Step smart. You’ve known how to walk since you were a toddler, but did you know there’s a new campaign to increase your feeling and experience of safety when traveling by foot?
I love to walk. I’d much rather walk than wait for a bus or sit in traffic. Give me the steady progress of one foot after the other over almost any other option. I am continually amazed and delighted at just how much ground I can traverse and, without even realizing it, reach destinations that seemed impossibly distant in what feels like almost no time. I enjoy the world around me so much more when I walk – I can smell the flowers, hear the birds, and have a friendly chat with people I meet. I’ve been fortunate in my life to travel to many wonderful cities across the world, and it has always been my feet that have given me an intimate introduction into the hearts of these places.
I am also a student of walking. As a professional focused on sustainable transportation, I’ve had the opportunity to look under the hood of how an environment works, or doesn’t work, for people on foot. And while there are places exclusively reserved for people who are walking, most of the places we walk are shared with other people using various types of vehicles. Often we think of vehicles in engineering terms of speed and throughput, and forget the human element – that all vehicles (Google’s innovations aside) are operated by a person. There is no question that the operation of large and heavy objects at considerable speed creates a risk for people who are sharing the space but are not similarly armored. But this risk is created by choices and can be mitigated by choices as well.
While drivers need to be responsible and avoid putting walkers at risk, here are some “walking hacks” that I’ve learned over the years to preserve your own safety when you are on foot.
- Look, Smile, Wave! Make eye contact and make sure you are seen. Communicate to drivers with a smile and a friendly wave to say thank you for stopping.
- Unplug. Take out the earbuds, turn off the smart phone, tune out of the distractions, and tune into the sights and sounds going on around you, especially when crossing the street.
- Watch for vehicles turning right. A driver turning right is looking left for approaching cars, not right for people in the crosswalk. Be especially attentive and make eye contact with right turning drivers.
- Watch for vehicles turning left. The left turn can be particularly dangerous. Drivers turning left may be looking for a gap in oncoming traffic and not paying attention to people in the crosswalk. When trying to fit through a small gap in traffic or if going through a large intersection, a driver may accelerate quickly, resulting in relatively fast vehicle speeds. A left turning vehicle may come up from behind a person walking in the crosswalk. Check over your right shoulder and behind you for left turning vehicles and make sure you get the driver’s attention.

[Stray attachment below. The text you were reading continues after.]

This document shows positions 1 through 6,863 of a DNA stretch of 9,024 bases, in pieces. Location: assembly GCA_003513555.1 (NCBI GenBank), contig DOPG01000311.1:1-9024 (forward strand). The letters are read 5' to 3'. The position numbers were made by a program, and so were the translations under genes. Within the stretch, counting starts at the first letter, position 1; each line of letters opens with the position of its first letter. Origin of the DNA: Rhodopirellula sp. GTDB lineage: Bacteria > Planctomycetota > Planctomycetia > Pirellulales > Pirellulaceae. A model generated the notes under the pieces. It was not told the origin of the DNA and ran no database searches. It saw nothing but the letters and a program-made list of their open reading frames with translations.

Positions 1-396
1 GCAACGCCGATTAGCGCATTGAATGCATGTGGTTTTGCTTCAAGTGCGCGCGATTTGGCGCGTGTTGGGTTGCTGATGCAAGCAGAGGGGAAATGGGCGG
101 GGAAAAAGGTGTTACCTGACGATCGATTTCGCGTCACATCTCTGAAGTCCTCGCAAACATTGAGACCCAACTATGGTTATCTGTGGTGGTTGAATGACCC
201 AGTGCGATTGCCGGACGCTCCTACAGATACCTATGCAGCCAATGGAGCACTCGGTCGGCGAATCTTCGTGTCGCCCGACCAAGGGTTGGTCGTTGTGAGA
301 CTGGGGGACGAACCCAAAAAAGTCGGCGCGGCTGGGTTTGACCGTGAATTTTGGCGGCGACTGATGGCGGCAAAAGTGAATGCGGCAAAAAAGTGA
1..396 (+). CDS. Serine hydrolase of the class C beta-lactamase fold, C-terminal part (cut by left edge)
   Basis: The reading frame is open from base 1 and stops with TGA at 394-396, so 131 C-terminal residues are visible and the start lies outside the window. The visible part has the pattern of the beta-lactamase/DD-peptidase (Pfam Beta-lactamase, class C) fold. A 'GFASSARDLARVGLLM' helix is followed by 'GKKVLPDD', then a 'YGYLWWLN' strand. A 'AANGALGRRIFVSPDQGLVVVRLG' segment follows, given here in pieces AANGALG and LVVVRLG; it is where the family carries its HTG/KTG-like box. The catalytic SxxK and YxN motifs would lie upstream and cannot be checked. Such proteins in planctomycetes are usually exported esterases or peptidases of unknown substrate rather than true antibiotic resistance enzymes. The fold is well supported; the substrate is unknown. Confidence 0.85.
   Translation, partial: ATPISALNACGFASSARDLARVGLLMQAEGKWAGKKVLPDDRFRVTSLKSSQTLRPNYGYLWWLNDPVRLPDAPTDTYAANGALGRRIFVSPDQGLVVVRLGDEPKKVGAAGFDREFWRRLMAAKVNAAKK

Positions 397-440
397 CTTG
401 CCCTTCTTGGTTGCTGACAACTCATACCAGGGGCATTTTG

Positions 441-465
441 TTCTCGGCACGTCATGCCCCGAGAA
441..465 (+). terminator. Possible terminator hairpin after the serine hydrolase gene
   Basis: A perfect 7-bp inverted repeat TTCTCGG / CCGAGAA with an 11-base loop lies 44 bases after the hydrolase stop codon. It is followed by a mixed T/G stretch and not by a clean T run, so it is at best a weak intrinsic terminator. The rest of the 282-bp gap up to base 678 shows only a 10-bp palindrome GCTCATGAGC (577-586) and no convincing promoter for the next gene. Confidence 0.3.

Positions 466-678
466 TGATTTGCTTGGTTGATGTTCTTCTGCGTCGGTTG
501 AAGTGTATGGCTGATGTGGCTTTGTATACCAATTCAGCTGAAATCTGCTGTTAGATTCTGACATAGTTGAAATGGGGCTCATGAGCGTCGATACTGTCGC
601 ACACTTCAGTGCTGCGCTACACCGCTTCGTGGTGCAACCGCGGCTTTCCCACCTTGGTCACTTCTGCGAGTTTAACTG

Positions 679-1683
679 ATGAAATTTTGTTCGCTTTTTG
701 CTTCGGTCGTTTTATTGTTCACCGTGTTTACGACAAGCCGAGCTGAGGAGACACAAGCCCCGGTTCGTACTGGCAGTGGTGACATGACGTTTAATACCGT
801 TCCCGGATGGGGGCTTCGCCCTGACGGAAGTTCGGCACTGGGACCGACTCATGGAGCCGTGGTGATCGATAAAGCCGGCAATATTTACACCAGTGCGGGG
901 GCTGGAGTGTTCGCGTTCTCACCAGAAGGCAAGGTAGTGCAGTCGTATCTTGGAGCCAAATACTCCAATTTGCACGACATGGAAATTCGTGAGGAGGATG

- Get Noticed. People on foot can be hard to see. Be aware of your visibility. Is it dark? Are you wearing a color that blends into the background? Is there low sun, rain, fog, ice, or other factors that could be impairing a driver’s ability to see? Lights, reflective clothing, or light colors can help increase your visibility. If you might not be seen for any reason, be extra vigilant in making sure drivers see you and stop to let you safely cross.
These ideas and more will be rolling out on signs at key locations in the U District and on campus in early February in the Step Smart campaign. This effort began with a student intern at Transportation Services and has blossomed into a partnership with the Seattle Department of Transportation, Harborview Injury Prevention, and the School of Public Health. Our goal is to evaluate and refine the campaign to create a successful template that can be repeated on an annual basis. For more information or to provide feedback, please visit uwcommute.com/stepsmart.
What’s your experience of walking on campus? Do you have other savvy walking tips? Share them in the comments below!
Celeste Gilman is the UW’s Commute Options Manager. A native Puget Sounder, Celeste graduated from UW, works for UW, and even had her baby at UW. You can find her and her daughter looking, smiling, and waving at every intersection they cross on their commute to and from campus.